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 25-28 September, 2018 | Singapore
with HAC more commonly present with weight
loss, while weight gain is common in acromegaly. Alopecia is typically bilaterally symmetrical, may involve the thoracic, ventral abdominal, flank and limb regions and is patchy or generalized. Failure of hair regrowth after clipping is common. Secondary skin and nailbed infections are common as well
as opportunistic bacterial and fungal) infections including urinary, respiratory tract and oral cavity infections.
Diagnosis
Haematology & Biochemistry
Changes on CBC are non-specific such as a stress leukogram and mild anaemia. On serum biochem- istry hyperglycaemia (85%), hypercholesterolaemia (35%), mild to moderate increases in ALT (30%) and/ or urea (30%) are the most frequent findings. Since cats have no glucocorticoid-induced isoenzyme of ALP, elevations of ALP (17%) only occur secondary to diabetes. Total thyroxine is normal or decreased (sick euthyroid syndrome). Cats with diabetes have glucosuria, and most maintain urine concentrating ability and have USG > 1.020.
Urine cortisol to creatinine ratio (UCCR)
Protocol: Two home-collected morning urine sam- ples on consecutive days. The UCCR has high sensitivity but low specificity for diagnosis of HAC in cats. It is used as a rule-out screening test due to the high predictive value of a negative result. UCCR results do not vary with age, gender, neuter status or breed, but hyperthyroid cats have significantly higher values.
Low dose dexamethasone suppression test (LDDST)
Protocol: 0.1 mg/kg dexamethasone EV, serum corti- sol measurements at 0, 4 and 8 h
In healthy animals, hypothalamic secretion of corticotropin-releasing hormone is suppressed for at least 24 h after dexamethasone administration, thereby suppressing pituitary ACTH secretion and adrenal cortisol secretion. Using this protocol, 4 and 8 h serum cortisol levels in healthy cats will be sup- pressed to <~40 nmol/L. Cats with HAC are resistant to pituitary suppression and have an 8 h cortisol above the reference range. Overall, the LDSST in cats has high sensitivity and moderate specificity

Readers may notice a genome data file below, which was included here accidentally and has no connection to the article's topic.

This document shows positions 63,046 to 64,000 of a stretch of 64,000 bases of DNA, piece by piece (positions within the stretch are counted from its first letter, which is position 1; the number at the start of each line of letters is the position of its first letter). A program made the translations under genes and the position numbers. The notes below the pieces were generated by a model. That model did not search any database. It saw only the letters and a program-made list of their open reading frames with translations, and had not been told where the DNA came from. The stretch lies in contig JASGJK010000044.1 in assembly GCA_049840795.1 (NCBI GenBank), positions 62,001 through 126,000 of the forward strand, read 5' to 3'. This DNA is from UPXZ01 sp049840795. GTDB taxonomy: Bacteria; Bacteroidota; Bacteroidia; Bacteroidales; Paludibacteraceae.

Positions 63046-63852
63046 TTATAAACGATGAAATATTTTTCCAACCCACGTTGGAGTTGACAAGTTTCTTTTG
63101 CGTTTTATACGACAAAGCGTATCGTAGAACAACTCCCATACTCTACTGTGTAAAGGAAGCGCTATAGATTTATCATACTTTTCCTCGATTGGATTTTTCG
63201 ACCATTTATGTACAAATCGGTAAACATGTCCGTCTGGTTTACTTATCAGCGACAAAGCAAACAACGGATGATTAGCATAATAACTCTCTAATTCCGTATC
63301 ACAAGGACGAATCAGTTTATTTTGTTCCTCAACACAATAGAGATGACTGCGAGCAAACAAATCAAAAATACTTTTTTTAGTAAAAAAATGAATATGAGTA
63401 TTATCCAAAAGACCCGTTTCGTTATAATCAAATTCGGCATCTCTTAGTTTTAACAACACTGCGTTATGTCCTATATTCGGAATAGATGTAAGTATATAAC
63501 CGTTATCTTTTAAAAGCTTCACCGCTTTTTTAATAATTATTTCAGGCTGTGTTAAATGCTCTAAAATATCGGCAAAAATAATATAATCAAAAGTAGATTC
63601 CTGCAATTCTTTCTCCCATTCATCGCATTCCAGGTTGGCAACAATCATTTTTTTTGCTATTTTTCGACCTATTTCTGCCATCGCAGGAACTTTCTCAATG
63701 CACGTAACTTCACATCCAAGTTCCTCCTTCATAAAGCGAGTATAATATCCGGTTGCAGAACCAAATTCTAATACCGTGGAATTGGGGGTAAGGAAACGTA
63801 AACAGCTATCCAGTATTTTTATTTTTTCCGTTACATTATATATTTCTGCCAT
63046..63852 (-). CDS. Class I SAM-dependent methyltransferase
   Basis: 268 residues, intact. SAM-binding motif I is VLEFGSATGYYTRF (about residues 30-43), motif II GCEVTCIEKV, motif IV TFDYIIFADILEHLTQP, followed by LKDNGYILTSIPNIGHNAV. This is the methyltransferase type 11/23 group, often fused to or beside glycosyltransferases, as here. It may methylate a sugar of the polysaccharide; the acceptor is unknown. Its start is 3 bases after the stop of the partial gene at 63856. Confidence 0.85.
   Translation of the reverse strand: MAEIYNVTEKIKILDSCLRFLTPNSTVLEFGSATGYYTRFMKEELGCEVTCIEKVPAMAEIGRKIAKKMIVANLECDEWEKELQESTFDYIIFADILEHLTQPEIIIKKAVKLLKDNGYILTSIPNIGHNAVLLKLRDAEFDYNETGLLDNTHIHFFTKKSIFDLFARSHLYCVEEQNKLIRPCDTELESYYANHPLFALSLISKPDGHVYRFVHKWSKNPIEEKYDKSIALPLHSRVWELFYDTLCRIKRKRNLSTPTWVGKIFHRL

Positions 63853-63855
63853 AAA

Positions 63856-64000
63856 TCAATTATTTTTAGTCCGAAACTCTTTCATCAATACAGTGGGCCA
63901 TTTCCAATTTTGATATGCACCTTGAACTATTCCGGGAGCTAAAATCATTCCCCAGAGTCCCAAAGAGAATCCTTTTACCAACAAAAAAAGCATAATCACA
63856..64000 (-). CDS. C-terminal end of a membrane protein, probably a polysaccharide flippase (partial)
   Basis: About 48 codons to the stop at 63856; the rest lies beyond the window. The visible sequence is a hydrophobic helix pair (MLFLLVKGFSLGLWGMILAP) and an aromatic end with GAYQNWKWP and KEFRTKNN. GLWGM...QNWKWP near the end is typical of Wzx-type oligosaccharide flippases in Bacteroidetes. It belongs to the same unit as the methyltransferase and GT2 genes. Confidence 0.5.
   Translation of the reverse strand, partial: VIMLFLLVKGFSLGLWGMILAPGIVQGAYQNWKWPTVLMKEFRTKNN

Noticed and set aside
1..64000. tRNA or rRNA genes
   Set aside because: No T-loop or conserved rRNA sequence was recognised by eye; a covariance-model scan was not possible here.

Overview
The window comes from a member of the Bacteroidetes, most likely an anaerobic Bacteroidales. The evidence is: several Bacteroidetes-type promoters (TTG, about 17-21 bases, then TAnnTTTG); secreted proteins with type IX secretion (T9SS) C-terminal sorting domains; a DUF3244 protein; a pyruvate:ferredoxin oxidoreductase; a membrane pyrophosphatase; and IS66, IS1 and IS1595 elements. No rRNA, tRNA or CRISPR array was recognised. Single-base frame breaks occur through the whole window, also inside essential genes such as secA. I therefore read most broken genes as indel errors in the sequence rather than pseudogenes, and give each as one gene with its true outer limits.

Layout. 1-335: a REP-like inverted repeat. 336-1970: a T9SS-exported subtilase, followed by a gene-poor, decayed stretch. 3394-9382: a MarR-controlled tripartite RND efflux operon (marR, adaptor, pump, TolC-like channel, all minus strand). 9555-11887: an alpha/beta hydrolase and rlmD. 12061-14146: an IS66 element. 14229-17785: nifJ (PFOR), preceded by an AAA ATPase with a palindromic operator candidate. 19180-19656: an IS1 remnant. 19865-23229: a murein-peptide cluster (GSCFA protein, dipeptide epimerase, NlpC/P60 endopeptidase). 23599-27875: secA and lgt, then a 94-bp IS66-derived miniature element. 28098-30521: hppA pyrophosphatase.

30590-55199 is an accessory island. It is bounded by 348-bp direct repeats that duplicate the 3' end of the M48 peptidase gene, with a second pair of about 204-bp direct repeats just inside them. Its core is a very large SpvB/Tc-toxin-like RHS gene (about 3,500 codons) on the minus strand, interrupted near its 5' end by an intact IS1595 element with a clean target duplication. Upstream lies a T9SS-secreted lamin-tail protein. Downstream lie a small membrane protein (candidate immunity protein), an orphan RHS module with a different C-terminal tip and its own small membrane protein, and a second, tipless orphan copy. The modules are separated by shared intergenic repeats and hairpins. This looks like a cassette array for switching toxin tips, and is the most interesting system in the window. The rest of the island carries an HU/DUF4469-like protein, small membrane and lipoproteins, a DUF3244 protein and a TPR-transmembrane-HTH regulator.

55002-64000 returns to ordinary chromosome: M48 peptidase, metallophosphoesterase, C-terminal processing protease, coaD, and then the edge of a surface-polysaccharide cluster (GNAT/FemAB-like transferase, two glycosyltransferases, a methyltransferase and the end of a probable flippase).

for the diagnosis. Cats with well or poorly controlled diabetes mellitus, without HAC, have comparable LDDST results to healthy cats.
Adrenocorticotropic (ACTH) stimulation test Protocol: 5μg/kg or 125μg/cat of co-syntropin
(synthetic ACTH) IV, serum cortisol measurements at 0 and 1 h. Healthy cats do not show cortisol level increases above the reference range. However, as few as one third of cats with HAC show positive test results. Thus, with its poor sensitivity and only mod- erate specificity, the ACTH stimulation test should not be used as an initial diagnostic screening test.
Discrimination between PDH and ADH
High dose dexamethasone suppression test (HDDST)
Protocol: 1mg/kg dexamethasone IV and serum cortisol measurements at 0, 4 and 8 h. Suppres- sion of >50% of baseline cortisol at 4 or 8 hours is suggestive of PDH but only occurs in approximately 40-50% of PDH cats.
UCCR with high dose oral dexamethasone sup- pression for diagnosis and discrimination Protocol: Home collection of two morning urine samples on consecutive days followed on day two by administration of 0.1 mg/kg oral dexamethasone at 8 am, 4 pm an midnight then collection of a third urine sample the next morning (day 3). If the UCCR of the first two urine samples (averaged) is within reference range then HAC is excluded, while an elevated result is consistent with HAC. Suppres- sion occurs if the UCCR of the third urine sample is <50% of baseline and this result is consistent with PDH. Less than 50% suppression means that differentiation between ADH and PDH cannot be determined7.
Endogenous ACTH measurement
Plasma endogenous ACTH levels are expected to be increased in cats with PDH and decreased in cats with ADH. Because endogenous ACTH values in affected cats may fall within the reference range, this test cannot be used as a screening test for HAC.
Diagnostic imaging
Protocol: Ultrasonography and bilateral measure- ments of adrenal length and height of cranial and caudal poles. Most cats with PDH have bilaterally symmetrical adrenal gland enlargement. However, in some adrenal size falls within reference ranges or adrenomegaly is unilateral. Adrenal calcification can be an incidental finding on abdominal radiographs in healthy cats. Cats with ADH have a unilateral adrenal mass or adrenomegaly. The uninvolved ad- renal is atrophied or may be of normal size. Bilateral adrenocortical adenomas and bilateral tumours of different functional type (e.g. phaeochromocytoma) occur occasionally. The adrenal glands of hyperthy-
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43RD WORLD SMALL ANIMAL VETERINARY ASSOCIATION CONGRESS AND 9TH FASAVA CONGRESS










































































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